Even more interesting than cool technology is » people. Homo sapiens are a fascinating lot, especially those who reside at either end of most any distribution bell curve. What motivates them to do the things they do? What do they value above all else? And why? What life-experiences have contributed most strongly to their view of reality?
Contrast his behavior with that of Bernie Madoff, who said that money & profits were "all that mattered." Seems their values could not be more different. THERE's a comparative study in 'priorities' if ever I saw one.
Difficult to reconcile the two. Actually, Bernie is easier to understand. (Greed gone wild.)
So when I heard that Krakauer had written a book on the life of Pat Tillman (titled » Where Men Win Glory), I was interested .. even after the 6 years that've passed since Tillman's death. (While Bernie is still alive.)
"Who among mortal men are you, good friend? Since never before have I seen you in the fighting where men win glory. Yet now you have come striding far out in front of all others in your great heart."
So I checked the local library. Yes, they had a copy. But there was/is a long wait. I am #33 on that list. Never been more than #2 or 3 before. For anything. So it seems a LOT of people are waiting to read this book.
Fortunately, one of the librarians suggested I order the audio-book (comprised of 11 CDs). The wait for that was much shorter. Not many know about the audio-book it seems. (I didn't.)
I listened to the first CD yesterday (.. while fixin' some puttanesca). Wow. Intense. Story takes you deep quickly (.. into Afghanistan, the "graveyard of empires"). Recall that Afghanistan defeated the mighty Soviet Red Army in their 10-year war.
On a related note, I was surprised to learn that people who sit behind a desk can override decisions made by soldiers out in the field (dodging bullets). In fact, this is precisely what led to Tillman's death (by friendly fire) ..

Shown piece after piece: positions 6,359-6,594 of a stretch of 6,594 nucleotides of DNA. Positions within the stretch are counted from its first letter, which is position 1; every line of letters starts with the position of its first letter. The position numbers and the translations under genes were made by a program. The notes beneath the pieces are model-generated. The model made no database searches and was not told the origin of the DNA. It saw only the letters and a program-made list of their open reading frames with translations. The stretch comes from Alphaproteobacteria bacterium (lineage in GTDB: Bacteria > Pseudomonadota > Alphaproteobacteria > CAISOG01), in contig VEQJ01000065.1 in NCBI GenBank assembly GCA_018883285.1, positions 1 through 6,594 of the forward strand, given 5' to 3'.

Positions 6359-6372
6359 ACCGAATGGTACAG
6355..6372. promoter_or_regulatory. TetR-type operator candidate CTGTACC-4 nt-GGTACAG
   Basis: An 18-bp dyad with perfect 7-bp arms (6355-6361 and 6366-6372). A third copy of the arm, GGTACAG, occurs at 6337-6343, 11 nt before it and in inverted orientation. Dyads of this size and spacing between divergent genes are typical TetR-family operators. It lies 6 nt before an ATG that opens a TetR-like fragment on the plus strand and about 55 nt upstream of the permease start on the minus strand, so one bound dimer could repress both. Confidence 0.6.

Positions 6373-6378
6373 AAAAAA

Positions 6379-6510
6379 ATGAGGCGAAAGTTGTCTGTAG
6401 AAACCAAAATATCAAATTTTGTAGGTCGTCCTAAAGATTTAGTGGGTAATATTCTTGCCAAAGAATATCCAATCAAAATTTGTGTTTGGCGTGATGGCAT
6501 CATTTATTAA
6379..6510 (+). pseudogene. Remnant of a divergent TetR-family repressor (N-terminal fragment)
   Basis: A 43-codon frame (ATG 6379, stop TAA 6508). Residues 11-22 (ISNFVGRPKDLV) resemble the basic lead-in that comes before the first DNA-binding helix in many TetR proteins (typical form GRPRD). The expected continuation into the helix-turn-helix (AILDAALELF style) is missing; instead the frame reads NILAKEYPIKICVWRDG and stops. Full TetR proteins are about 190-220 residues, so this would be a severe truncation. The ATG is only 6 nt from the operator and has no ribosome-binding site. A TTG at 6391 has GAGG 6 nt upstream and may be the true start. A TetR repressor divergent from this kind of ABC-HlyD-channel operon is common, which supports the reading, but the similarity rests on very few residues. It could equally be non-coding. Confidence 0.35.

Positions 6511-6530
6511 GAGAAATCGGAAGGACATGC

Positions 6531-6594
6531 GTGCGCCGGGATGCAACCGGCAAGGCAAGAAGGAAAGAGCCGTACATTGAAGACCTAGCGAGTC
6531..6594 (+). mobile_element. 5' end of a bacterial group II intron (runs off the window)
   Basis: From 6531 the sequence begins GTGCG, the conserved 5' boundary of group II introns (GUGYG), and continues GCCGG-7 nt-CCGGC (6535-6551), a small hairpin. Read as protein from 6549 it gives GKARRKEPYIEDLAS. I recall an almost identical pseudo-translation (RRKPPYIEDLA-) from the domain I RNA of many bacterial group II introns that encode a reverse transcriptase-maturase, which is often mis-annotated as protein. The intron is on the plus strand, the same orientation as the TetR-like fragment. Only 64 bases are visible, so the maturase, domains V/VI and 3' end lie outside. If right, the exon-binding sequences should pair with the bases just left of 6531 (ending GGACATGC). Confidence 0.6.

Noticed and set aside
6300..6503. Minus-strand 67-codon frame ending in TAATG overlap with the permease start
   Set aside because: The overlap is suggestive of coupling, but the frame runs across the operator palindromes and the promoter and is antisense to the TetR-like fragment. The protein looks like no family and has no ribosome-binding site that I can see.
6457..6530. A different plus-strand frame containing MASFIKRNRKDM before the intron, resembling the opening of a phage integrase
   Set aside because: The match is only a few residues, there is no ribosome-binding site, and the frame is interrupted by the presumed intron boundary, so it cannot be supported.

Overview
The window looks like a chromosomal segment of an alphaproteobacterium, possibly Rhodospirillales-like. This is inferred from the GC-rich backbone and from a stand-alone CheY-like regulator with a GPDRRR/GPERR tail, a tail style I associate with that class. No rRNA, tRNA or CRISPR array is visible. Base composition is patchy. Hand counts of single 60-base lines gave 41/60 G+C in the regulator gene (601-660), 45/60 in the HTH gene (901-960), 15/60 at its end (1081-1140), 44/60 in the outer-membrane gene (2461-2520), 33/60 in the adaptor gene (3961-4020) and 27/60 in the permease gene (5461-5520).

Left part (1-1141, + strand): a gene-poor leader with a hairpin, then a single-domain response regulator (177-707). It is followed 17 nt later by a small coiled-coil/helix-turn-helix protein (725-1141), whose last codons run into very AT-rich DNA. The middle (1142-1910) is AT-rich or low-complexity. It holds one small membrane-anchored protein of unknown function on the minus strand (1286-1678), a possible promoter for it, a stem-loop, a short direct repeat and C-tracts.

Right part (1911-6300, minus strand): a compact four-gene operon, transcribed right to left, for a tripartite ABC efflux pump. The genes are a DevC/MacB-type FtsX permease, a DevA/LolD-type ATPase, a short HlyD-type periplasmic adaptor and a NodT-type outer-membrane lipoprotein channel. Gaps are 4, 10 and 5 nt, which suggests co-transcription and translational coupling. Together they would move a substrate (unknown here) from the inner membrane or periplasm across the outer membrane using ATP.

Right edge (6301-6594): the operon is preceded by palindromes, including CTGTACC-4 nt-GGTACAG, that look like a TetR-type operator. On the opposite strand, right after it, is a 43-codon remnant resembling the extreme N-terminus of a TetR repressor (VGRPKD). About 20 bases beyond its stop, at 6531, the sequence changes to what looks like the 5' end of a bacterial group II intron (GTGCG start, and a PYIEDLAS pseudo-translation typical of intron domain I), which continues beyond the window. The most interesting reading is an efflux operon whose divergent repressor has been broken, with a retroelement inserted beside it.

.. when somebody sitting behind a desk ordered Tillman's platoon split .. over the objections of his platoon leader (Lieutenant David Uthlaut). The splitting of the platoon is what led to members of one section shooting at the members of the other.
Who would know better than the soldiers out in the field what strategies represent the best course of action? Shouldn't they therefore have VETO POWER? .. especially when their lives are at stake. (The guy sitting behind a desk is in no such mortal danger.)
So far the story has been more about the circumstances that led to Tillman's death, but I'm sure Krakauer will soon explore Tillman's psyche .. to try to unravel what made him tick. That's where Krakauer excels. Great story (so far). Fascinating, especially the insight into how the Army operates.
I spent 6 years in the military (in the Navy), stationed aboard a nuclear-powered ballistic-missile submarine (talk about 'cool technology'), which was home-ported in Pearl Harbor, Hawaii. Nuclear-trained officers in the submarine service are extremely competent and safety-conscious. (That's why you don't hear much about them.) So I'm trying to reconcile what I know about them with what I'm hearing about Army officers.
Krakauer implies that some seem more concerned about their prospects for advancement & promotion than the safety of their men. Hard to believe, especially in a combat situation. Tragic if true. How can the officer out in the field (in hostile territory) NOT have veto power?
I mean, human beings are imperfect. They make mistakes, which include bad decisions .. right? The officer in the field, whose decisions were over-ruled in this case (by those which led to Tillman's death) had graduated first in his class from West Point. In other words, he was quite capable of making smart decisions.
I would hate to be the guy (sitting behind a desk) who had over-ruled him. What does the desk-bound officer say when he makes such a decision, that has lethal consequences? "Oops, my bad." ??
For more along these lines, here's a Google search preconfigured for the query » where men win glory pat tillman jon krakauer book review